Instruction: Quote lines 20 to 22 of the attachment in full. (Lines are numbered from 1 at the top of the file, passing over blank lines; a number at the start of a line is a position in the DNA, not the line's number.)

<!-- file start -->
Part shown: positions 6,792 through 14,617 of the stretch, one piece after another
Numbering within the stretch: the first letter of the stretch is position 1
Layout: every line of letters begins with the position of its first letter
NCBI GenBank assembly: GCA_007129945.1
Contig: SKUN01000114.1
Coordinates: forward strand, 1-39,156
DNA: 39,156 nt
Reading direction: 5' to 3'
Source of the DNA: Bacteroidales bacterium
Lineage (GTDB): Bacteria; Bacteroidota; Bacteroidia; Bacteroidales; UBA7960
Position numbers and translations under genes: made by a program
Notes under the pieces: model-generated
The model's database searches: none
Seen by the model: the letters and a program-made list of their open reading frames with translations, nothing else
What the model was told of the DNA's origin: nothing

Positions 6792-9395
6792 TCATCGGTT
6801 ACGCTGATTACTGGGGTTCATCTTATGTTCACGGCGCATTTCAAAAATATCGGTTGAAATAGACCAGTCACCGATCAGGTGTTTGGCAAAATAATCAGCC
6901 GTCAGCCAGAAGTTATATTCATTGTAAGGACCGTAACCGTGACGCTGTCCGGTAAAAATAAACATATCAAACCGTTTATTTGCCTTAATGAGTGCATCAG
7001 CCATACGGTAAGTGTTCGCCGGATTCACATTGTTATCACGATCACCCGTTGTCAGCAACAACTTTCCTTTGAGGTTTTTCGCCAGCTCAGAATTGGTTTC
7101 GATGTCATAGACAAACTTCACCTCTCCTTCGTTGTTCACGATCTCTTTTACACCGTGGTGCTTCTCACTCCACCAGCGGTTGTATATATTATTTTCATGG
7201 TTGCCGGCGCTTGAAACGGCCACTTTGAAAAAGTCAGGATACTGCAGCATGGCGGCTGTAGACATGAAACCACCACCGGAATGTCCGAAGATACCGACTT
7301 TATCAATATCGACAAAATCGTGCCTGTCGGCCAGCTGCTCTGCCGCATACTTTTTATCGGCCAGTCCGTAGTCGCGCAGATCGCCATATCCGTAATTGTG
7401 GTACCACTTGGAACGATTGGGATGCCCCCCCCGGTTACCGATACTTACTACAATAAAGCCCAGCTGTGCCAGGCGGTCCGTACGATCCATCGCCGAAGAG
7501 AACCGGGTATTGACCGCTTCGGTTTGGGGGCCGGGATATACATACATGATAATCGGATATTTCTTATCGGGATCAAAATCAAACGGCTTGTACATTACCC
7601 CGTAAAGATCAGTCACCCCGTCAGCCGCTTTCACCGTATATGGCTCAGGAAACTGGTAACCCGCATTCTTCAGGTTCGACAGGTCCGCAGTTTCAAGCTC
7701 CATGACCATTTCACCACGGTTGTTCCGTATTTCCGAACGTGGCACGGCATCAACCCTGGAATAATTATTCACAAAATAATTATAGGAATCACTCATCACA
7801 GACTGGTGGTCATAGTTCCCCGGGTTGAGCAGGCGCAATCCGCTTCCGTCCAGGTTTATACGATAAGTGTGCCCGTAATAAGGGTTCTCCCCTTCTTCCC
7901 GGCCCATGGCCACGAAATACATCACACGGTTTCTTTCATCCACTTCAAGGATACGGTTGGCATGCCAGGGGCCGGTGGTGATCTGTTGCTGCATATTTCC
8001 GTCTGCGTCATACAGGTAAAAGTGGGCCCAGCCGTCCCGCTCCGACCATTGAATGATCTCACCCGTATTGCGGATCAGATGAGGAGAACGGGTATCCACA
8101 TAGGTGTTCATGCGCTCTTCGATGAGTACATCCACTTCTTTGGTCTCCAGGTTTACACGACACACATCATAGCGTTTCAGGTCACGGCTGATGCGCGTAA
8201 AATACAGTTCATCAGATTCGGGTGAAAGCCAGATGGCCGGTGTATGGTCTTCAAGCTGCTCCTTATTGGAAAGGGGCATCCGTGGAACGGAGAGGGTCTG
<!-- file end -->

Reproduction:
7001 CCATACGGTAAGTGTTCGCCGGATTCACATTGTTATCACGATCACCCGTTGTCAGCAACAACTTTCCTTTGAGGTTTTTCGCCAGCTCAGAATTGGTTTC
7101 GATGTCATAGACAAACTTCACCTCTCCTTCGTTGTTCACGATCTCTTTTACACCGTGGTGCTTCTCACTCCACCAGCGGTTGTATATATTATTTTCATGG
7201 TTGCCGGCGCTTGAAACGGCCACTTTGAAAAAGTCAGGATACTGCAGCATGGCGGCTGTAGACATGAAACCACCACCGGAATGTCCGAAGATACCGACTT